Union leaders express concern about airline mergers
Leaders of 32 unions comprising the Transportation Trades Department (TTD) expressed concern about a wide variety of issues including airline mergers, port security, and Mexican truck drivers, following their annual winter meeting over the weekend.
“We will move forward together to defend aviation workers in this current feeding frenzy of airline merger talks,” said Edward Wytkind, president of TTD.
TTD member unions heard from aviation union leaders about the state of merger talks between various air carriers and the possible impact on jobs and collective bargaining rights.
The group charged that the Bush administration has ignored safety and security threats posed by allowing poorly regulated and virtually un-inspected Mexican trucks to traverse American highways.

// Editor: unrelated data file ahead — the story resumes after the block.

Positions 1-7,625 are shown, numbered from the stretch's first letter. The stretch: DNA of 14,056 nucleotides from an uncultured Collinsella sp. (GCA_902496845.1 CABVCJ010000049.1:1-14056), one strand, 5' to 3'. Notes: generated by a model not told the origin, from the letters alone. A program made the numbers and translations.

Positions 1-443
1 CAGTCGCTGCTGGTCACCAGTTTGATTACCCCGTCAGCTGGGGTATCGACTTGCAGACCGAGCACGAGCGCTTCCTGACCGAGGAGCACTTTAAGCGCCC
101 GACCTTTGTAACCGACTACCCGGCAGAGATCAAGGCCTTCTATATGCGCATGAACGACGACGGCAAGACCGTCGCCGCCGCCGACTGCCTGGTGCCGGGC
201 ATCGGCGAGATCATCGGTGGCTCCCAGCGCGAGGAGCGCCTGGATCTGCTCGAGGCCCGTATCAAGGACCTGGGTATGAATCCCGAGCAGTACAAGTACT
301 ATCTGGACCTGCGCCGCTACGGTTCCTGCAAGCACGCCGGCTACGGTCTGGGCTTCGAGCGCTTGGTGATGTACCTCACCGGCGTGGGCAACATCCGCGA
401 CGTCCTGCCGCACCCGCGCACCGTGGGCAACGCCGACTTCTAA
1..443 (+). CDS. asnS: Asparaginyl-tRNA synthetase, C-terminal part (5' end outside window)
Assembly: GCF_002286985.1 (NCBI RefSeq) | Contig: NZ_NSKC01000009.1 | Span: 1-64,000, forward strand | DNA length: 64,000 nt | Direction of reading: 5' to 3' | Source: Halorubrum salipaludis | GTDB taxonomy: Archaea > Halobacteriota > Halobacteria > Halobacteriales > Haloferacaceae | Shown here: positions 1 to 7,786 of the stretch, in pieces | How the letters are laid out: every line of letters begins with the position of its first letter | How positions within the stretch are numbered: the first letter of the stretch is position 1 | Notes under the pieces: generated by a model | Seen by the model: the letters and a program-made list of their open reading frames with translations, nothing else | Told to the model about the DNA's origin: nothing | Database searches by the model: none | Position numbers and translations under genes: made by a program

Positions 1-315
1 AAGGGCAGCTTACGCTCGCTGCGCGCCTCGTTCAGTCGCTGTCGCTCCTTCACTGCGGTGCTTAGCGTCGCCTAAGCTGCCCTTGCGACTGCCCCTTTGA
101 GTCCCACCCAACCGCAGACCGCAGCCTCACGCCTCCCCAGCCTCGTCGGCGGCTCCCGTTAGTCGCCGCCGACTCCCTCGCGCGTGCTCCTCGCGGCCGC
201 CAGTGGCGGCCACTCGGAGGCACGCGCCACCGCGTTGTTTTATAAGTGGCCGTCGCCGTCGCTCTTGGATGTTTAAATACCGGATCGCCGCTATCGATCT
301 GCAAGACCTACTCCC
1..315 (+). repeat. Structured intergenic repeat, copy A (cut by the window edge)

“And this may soon be the case for bus service, since NAFTA includes a provision allowing unlimited bus and truck operations between the U.S. and Mexico. The Bush administration has refused to halt the truck pilot program by arguing over the interpretation of the law Congress passed to stop it, the TTD said in a statement.
“Unfettered access to our highways by potentially unsafe Mexico-based truck and bus operators poses severe safety and security threats to Americans,” Wytkind said.
The group also complained about port security identification programs.
“Despite the fact that the federal government is enrolling thousands of maritime and longshore workers in the Transportation Worker Identification Credential (TWIC) program, redundant state background check programs continue to exist. The TWIC was created to be the universal credential and eliminate the need for multiple cards, multiple checks and multiple fees.
“This duplication is bureaucracy at its worst,” Wytkind said. “Ports aren’t going to be any more safe because workers are forced to hold multiple security credentials.”